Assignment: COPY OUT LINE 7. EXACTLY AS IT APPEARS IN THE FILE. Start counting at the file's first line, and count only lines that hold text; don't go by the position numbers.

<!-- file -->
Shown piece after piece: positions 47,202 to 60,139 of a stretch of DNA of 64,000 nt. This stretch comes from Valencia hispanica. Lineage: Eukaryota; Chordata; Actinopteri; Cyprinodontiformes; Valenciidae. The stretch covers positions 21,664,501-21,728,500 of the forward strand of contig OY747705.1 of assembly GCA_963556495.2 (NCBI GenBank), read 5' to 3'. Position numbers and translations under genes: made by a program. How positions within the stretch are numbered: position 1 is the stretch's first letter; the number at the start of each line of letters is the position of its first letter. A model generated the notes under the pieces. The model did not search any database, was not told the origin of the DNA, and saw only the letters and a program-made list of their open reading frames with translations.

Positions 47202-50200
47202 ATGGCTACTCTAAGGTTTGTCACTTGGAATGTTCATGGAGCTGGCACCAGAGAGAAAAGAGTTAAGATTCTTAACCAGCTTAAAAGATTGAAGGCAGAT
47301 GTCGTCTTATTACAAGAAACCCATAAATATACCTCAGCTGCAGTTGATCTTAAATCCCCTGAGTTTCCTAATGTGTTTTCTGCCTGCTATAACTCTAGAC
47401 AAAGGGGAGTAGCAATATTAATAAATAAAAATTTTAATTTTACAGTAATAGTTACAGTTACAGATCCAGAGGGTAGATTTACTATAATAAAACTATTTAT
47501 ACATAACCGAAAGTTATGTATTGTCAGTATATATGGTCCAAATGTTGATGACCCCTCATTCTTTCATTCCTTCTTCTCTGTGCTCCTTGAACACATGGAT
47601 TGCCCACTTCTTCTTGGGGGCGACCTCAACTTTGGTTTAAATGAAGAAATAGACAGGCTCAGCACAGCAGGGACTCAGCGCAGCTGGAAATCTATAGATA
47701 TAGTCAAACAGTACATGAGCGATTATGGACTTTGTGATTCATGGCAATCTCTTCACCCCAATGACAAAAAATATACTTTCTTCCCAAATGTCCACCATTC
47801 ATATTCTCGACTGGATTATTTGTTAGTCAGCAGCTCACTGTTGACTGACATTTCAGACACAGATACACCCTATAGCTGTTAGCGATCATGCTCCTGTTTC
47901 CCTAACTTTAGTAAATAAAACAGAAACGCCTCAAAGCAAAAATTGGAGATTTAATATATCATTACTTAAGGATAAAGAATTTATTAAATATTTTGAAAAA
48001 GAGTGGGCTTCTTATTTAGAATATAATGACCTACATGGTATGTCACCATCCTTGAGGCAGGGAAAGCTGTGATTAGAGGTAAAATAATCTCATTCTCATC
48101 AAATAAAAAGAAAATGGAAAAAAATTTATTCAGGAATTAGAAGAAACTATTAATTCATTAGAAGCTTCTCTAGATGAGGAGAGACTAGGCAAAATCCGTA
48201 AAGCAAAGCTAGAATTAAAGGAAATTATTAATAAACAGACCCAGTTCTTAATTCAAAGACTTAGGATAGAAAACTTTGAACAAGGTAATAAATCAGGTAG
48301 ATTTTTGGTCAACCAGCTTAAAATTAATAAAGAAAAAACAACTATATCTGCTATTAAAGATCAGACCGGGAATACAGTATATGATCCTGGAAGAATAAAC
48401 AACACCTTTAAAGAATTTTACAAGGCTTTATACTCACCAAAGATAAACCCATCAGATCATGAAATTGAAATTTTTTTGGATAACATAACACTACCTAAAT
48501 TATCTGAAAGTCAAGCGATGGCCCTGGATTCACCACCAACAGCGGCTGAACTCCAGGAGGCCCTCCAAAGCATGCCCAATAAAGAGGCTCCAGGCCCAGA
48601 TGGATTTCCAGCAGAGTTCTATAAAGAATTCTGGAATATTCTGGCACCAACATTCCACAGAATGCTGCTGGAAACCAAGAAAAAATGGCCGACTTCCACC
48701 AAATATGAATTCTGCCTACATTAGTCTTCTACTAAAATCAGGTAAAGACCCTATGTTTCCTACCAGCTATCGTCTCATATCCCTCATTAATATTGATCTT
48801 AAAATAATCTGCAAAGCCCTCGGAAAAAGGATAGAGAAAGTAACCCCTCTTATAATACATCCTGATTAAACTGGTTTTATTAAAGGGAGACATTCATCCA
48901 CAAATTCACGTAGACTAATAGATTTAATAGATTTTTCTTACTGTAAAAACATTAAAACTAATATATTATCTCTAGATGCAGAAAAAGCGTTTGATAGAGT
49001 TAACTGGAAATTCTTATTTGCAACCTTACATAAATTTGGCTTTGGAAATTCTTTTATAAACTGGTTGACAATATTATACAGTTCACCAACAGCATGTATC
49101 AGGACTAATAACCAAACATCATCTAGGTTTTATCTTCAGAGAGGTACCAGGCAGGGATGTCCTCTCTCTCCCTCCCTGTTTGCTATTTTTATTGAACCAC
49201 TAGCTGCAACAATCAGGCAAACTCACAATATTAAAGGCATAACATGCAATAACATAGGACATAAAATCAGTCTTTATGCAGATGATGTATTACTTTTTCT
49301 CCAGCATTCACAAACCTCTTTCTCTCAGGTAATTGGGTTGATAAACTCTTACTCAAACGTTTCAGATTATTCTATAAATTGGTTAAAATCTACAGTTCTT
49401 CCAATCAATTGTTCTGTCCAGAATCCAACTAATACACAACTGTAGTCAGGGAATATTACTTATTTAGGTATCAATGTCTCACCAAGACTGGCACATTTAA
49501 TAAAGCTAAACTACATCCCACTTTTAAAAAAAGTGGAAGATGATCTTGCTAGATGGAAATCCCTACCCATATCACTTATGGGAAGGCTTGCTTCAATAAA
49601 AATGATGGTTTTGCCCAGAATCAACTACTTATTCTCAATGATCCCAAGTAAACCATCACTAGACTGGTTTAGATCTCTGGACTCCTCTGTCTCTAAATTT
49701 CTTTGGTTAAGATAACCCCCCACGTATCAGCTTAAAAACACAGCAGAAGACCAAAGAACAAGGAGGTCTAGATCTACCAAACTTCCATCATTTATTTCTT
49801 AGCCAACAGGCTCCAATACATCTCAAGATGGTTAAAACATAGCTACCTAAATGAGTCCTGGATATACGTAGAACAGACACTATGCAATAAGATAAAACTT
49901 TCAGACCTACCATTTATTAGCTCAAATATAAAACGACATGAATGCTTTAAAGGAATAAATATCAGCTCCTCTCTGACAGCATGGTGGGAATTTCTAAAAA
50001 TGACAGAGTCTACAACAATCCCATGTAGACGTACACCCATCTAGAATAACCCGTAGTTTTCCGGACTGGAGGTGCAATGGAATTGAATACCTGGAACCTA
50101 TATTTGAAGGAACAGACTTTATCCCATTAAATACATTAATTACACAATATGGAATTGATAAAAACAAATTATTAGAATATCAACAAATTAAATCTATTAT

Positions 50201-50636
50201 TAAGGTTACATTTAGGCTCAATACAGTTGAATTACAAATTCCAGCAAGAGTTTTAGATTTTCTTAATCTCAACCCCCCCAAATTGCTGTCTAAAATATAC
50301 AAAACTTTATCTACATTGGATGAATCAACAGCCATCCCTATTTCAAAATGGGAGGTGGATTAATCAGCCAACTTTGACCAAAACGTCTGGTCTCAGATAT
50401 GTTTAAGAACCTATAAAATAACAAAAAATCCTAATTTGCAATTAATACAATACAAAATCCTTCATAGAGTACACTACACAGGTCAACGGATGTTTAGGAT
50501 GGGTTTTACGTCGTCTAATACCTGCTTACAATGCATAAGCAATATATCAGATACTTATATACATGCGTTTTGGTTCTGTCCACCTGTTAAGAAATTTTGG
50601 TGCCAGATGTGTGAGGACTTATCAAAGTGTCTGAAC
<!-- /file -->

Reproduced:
47601 TGCCCACTTCTTCTTGGGGGCGACCTCAACTTTGGTTTAAATGAAGAAATAGACAGGCTCAGCACAGCAGGGACTCAGCGCAGCTGGAAATCTATAGATA